By the Rev. Brad Beeman | Pastor, Bellevue: Aldersgate UMC
I’ll never forget the day I got a personal call from my doctor asking me to come in as soon as possible, not words you want to hear. We set an appointment for the next day. As he entered the examination room, instead of having me sit on the exam table, he insisted that I sit beside him at the computer. He began to walk me through the results of my recent blood work. They were staggering, eye-opening, and, I have to admit, pretty terrifying.
At the time I was fifty-seven years old. I stand just over 5 foot 10, and I weighed almost 250 pounds. My standing heart rate was between 78 and 85, and my blood pressure was averaging 150 / 110. My cholesterol was 325 and my triglycerides were 527. My knees hurt, and I would get out of breath anytime I walked up a set of stairs. I was depressed, ashamed and didn’t know what to do. I even wore vests to try and hide my bulk. I didn’t want to admit that I was in trouble. I didn’t have time to admit it. But this doctor’s visit finally got my attention. “Brad,” he said, “if you don’t take this on, you’ll be dead within three to five years. I don’t want to have to attend your funeral.” He was serious. I decided to take it on.
I’m a United Methodist pastor and have been for twenty-six years. Like so many of us, the churches I’ve been serving have been in various levels of crisis or in various stages of rebuilding. More often than not, crisis or rebuilding creates conflict. And, for me at least, conflict creates deep levels of stress. In addition I was trying to balance local church duties with work on The Board of Ordained Ministry.
On the personal side, my wife and I had a very active high schooler at home, not to mention our other children and their challenges. I also have aging parents who struggle periodically with health issues. Couple all this with some unhealthy personal habits, such as eating steak, eggs, burgers, and fast food (it’s just so convenient), and it was the perfect recipe for disaster. I was trying to take a few days off a month. More often than not, I didn’t. I also had little or no prayer time, no time to meditate, and I certainly didn’t want to see a counselor. I would walk, sometimes get on my bike, and once in a great while go for a run. That was my life. I’m aware that my story is not unlike many of us with one potential exception.
Almost two years ago I suffered what had originally been diagnosed as a brain aneurism. It was one of the most intense headaches I’ve ever experienced. It caused me to completely lose my equilibrium and nearly pass out. After much testing, doctors ruled out both an aneurism and a stroke.
Over the next few months the episodes got more consistent and more intense until finally, just before Christmas (note the timing) I had an episode in the church parking lot. The parking lot began to spin. I went down on both knees and after almost ten minutes, still feeling the effects, literally crawled back into the church office. Our office manager saw me and was preparing to administer CPR or, if needed, utilize the AED. But then, as in previous episodes, the symptoms began to diminish and finally disappear.
After more testing, it was discovered that I have what’s called vasovagal syncope. Triggered by acute stress, the heart rate and blood pressure become elevated until the body collapses in a faint in order to reestablish lower blood pressure levels. High levels of stress, combined with my already elevated blood pressure, terrible self care, a really lousy diet, and almost no serious exercise had created a disorder that called for immediate action.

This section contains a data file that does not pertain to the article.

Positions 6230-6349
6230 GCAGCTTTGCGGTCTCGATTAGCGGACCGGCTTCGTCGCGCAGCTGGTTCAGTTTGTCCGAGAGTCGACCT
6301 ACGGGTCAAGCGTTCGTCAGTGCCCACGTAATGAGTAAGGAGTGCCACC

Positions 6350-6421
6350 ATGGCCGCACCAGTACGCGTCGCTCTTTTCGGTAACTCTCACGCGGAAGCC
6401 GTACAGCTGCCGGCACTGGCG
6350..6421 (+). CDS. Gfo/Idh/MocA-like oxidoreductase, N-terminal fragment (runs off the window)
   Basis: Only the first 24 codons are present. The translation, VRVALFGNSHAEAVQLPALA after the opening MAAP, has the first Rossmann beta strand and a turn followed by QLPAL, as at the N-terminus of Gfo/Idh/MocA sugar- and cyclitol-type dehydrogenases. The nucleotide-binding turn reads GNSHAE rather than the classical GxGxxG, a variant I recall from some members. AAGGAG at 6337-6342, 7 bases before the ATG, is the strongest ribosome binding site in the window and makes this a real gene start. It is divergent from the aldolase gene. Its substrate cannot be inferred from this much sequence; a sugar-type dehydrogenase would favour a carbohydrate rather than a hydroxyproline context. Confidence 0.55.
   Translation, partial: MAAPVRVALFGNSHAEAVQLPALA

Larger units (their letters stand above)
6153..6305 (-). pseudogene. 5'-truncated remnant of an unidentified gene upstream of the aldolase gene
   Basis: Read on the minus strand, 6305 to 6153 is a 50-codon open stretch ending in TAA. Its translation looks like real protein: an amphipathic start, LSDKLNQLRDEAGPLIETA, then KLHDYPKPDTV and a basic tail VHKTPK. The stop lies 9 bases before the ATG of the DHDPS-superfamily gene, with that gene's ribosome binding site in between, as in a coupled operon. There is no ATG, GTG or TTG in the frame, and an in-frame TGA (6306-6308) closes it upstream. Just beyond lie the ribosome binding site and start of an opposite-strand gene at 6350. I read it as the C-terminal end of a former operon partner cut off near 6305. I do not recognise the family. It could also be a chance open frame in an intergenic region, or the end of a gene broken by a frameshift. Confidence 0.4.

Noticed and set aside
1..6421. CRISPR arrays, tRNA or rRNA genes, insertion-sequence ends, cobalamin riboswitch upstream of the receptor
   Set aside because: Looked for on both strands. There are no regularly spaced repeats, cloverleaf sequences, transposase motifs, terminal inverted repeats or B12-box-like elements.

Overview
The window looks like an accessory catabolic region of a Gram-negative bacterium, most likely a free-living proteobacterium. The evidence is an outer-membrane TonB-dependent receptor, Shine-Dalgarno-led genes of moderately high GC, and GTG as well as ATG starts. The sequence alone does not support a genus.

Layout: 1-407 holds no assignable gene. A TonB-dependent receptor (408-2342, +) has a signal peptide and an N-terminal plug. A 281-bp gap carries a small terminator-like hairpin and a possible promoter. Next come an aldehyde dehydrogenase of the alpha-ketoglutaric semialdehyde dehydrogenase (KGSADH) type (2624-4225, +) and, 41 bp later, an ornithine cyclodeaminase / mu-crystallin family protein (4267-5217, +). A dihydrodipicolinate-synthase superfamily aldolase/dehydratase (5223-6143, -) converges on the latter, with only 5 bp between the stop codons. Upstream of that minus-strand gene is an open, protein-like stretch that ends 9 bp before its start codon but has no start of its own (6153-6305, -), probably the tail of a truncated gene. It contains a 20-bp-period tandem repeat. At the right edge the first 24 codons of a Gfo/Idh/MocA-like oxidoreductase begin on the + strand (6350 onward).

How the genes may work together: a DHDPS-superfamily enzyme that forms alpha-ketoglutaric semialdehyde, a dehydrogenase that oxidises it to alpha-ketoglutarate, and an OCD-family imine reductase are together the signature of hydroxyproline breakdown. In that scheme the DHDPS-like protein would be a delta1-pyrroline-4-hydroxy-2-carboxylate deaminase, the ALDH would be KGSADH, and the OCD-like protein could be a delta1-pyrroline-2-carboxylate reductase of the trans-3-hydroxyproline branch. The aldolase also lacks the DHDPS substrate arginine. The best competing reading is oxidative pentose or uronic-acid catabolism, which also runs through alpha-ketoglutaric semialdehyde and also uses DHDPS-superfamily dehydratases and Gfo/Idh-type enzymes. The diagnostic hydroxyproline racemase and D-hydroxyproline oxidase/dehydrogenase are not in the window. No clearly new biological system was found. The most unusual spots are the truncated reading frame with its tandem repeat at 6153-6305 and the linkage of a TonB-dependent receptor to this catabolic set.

The challenge is that my story is not dissimilar to all too many clergy in the United States. We are among the most unhealthy of all professionals. So, after hearing from my doctor, I chose to change. It was one of the toughest, most important things I’ve ever done.
Today, three years later, my standing heart rate averages about 64 beats per minute. I’ve lost over forty pounds. My average blood pressure is now 128/72. My cholesterol is 192 and my triglycerides have been cut by 67%. I have not had an episode in almost a year, but I will have the vagal nerve disorder for the rest of my life.
What changed? I took my doctor’s advice. I began to look for resources to help. I met with Daniel Flahiff, a member of Aldersgate, my current pastoral appointment. He became my coach. Daniel is a certified personal trainer who represented the U.S. in an international triathlon competition in New Zealand. He coaches athletes in the greater Seattle area. He set me up with a physical work-out regimen. That was step one. I then began to build a multi-faceted program for health. I developed a circle of medical and mental health support and accountability and am now training for my first triathlon.
Change is hard. We all know it. But the results are worth it. At my last doctor’s appointment the same doctor who told me that I’d be dead in three to five years is now able to say that I’ve extended my life by decades. I know you’re wondering about the specifics regarding how all of this was accomplished. I can tell you this; I certainly didn’t do it alone, and there was no magic solution. The details will come in a follow-up article next month. But the first step, much like my doctor appointment, comes from first establishing a baseline. From there priorities and goals can be set.
A survey for clergy health will be released soon. Please watch for it. Please, brothers and sisters in ministry, take it on and let’s see ourselves in this challenge together toward greater health.